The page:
Mike Kresse | Monday, November 7, 2016
Collecting unpaid student loan debt is big business. Having tripled in value over the last 10 years, student debt now represents approximately $1.2 trillion of outstanding debt in the United States. And with nearly one in five borrowers at least 12 months behind in their payments, according to data published by the Education Department earlier this year, millions of borrowers are set for collection.
More than 20 collection agencies are currently working to convert severely delinquent student loans into good or rehabilitated borrowers. The objective is to get borrowers paying on a plan they can afford – even if this means paying as little as $5 per month. But with millions already a year behind, and millions more at various lesser stages of delinquency, where should a collection team start?
Using statistical modelling, collection teams can score borrowers in order to ascertain the likelihood of repayment or on-time payment, as well as the expected dollar value of the borrowers account and propensity to pay. This can give collectors a clearer understanding of those borrowers most likely to be converted into ongoing monthly payments and for whom they can rehabilitate a loan into good standing, thus allowing them to deploy their efforts more effectively.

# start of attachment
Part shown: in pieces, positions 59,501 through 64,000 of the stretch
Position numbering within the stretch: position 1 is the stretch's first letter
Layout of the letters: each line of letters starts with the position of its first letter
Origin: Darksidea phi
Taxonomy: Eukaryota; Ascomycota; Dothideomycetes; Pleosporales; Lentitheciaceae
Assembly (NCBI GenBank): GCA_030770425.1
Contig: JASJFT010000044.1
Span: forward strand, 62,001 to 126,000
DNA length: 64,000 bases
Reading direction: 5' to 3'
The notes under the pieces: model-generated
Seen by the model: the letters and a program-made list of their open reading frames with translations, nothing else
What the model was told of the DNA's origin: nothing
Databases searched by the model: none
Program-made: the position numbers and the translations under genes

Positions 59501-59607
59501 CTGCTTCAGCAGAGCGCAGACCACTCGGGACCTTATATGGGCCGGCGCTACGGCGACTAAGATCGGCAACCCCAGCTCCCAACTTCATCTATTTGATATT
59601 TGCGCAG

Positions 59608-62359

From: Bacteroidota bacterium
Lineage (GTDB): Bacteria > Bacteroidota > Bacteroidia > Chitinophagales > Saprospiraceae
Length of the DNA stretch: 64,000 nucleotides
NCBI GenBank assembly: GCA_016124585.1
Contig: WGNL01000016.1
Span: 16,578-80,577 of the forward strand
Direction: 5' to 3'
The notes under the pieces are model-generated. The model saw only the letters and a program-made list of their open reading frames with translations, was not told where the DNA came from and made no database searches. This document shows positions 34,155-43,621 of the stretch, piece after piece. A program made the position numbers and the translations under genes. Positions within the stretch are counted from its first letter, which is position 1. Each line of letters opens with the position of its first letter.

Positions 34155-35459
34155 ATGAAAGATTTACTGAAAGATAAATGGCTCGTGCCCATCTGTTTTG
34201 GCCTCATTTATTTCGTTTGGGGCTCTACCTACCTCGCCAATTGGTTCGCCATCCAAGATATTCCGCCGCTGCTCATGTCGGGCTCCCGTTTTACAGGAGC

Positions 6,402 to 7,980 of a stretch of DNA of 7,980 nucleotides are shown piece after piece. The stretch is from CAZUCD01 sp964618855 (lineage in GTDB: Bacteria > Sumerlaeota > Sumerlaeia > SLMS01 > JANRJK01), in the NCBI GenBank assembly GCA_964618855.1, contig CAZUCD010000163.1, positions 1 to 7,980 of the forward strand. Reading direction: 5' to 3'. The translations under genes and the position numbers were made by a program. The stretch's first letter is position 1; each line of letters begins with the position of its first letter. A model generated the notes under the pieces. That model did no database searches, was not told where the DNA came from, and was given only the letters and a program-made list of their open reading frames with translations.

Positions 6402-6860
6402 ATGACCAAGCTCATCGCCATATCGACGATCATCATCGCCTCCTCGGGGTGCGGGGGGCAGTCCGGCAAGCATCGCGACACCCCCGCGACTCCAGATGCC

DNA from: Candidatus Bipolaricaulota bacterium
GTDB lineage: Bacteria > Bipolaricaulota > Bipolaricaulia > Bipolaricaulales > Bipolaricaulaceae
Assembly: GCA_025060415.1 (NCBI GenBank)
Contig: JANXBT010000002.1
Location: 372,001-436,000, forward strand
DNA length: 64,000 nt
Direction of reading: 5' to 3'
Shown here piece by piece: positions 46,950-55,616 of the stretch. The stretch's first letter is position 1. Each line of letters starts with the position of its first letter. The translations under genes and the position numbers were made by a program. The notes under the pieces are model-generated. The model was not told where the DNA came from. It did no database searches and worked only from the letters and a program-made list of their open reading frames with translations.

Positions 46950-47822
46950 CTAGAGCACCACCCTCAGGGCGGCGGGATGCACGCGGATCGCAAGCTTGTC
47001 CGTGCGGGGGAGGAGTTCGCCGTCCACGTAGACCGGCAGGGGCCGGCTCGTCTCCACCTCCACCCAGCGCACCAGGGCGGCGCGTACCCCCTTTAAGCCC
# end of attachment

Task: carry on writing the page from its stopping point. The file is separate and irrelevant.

Even better, statistical models used in this process do not need credit bureau data. That means collections costs are lower, and it enables accurate predictions to be created even for accounts with thin or limited credit history.
Ultimately, proper use of statistical modeling allows collectors to improve loan rehabilitation, reduce delinquencies, increase recoveries, reduce costs and allocate resources more effectively. How can you argue with that?
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